Bentham is particularly noted for his theories of punishment. He claimed that all punishment required justification, because he believed that all punishment is inherently evil. Bentham also believed that to a utilitarian such as himself, real justice is less important than apparent justice. In other words, Bentham believed that seeing justice done is more important than justice actually being done.

Influenced by the work of Italian philosopher cesare beccaria, Bentham formed some harsh notions of punishment, such as his belief that in certain cases torture could be justified. He wrote that punishment was a relatively weak disincentive against Recidivism, and that there is always a risk that an offender will commit another offense. He suggested that torture removes this risk because torture ceases immediately when a subject complies with the demands of authority. Of course, this idea discounts the question of whether the subject can in fact comply.

As a theorist of punishment, Bentham was naturally interested in the English penal system. His studies led him to develop a model of an English prison that applied his theories of punishment to incarceration. He called his model the "Panopticon." The Panopticon was a prison building—and a whole system of incarceration—that allowed guards total surveillance and physical control over prison inmates. Writing of the Panopticon, Bentham claimed that hard labor, constant surveillance and monitoring, and solitary confinement (for purposes of reflection and repentance) were fundamental requirements needed to reform and rehabilitate criminal offenders. This theory builds upon the notion that punishment can be the means to make an offender lead a life of moral and civil rectitude.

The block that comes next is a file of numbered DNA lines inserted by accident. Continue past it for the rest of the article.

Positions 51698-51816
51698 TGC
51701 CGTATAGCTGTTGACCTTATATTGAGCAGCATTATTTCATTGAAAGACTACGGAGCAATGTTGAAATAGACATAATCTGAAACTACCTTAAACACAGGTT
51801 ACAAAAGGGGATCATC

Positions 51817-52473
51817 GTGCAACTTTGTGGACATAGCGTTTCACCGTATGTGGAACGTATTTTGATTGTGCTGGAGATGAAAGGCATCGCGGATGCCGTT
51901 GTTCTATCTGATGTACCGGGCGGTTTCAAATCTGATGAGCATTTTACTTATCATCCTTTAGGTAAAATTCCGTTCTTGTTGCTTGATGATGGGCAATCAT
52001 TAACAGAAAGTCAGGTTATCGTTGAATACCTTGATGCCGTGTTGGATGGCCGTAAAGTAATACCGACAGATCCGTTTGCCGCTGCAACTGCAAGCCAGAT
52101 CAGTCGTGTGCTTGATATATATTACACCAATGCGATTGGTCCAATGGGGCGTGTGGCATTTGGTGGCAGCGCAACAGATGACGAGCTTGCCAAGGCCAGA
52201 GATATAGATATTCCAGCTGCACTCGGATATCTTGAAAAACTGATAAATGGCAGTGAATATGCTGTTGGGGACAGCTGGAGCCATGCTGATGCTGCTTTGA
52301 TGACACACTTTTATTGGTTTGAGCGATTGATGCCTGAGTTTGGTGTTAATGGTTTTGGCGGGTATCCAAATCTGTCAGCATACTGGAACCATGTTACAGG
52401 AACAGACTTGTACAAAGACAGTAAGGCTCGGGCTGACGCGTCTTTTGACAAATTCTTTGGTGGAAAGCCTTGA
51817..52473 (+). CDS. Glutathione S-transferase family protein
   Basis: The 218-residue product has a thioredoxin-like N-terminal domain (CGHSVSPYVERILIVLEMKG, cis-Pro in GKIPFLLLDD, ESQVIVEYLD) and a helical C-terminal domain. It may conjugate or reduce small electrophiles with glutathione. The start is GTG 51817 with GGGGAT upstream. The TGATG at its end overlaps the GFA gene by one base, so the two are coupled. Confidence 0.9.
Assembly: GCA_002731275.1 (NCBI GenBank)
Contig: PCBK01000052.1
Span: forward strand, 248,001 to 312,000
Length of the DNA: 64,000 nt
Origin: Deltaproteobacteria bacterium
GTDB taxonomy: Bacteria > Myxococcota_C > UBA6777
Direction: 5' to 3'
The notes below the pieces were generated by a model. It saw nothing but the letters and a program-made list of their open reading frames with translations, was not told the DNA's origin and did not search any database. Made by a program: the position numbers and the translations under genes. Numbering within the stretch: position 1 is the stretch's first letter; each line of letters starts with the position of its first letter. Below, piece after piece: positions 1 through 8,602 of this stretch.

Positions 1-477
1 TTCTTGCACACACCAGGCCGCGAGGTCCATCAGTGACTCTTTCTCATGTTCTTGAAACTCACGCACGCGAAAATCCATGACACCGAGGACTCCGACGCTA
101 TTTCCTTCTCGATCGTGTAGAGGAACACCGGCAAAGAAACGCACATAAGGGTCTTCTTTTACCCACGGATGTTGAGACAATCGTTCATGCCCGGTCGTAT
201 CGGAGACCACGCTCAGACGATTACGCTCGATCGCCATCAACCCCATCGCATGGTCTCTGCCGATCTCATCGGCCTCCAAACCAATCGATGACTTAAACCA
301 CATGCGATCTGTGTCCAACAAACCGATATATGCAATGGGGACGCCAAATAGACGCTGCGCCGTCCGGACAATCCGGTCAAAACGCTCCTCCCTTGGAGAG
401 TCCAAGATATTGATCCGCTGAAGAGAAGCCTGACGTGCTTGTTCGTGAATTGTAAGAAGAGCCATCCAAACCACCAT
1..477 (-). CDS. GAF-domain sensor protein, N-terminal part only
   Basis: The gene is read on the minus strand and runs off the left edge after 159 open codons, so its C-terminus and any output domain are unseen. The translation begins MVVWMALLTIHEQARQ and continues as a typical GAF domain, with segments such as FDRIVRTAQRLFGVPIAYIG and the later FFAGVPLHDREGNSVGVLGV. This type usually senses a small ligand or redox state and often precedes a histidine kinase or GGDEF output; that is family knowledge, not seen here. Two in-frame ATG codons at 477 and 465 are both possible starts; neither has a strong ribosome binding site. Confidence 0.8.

Bentham attempted to persuade President James Madison to adopt a code of laws that he himself had devised. The philosopher was careful to cite existing rules and previous cases to illustrate that his legal theories were sound. Madison rejected Bentham's idea in 1811, but in the 1830s, a group of U.S. reformers adopted several of his policies with the objective of formulating a simplified code of law.

When Bentham died June 6, 1832, he left behind a vast number of manuscript pages, as well as a large estate. Funds from the estate were used to help launch University College, London, an institution which was established to educate students excluded from universities of the day. In accordance with Bentham's instructions, upon his death his body was dissected, embalmed, dressed, and seated in a chair. The seated Bentham is housed in a cabinet in the main building of University College.

Further readings

Ben-Dor, Oren. 2000. Constitutional Limits and the Public Sphere: A Critical Study of Bentham's Constitutionalism. Oxford; Portland, Ore.: Hart.

"Bentham, Jeremy." The Internet Encyclopedia of Philosophy. Available online at <www.utm.edu/research/iep/b/bentham.htm> (accessed May 7, 2003).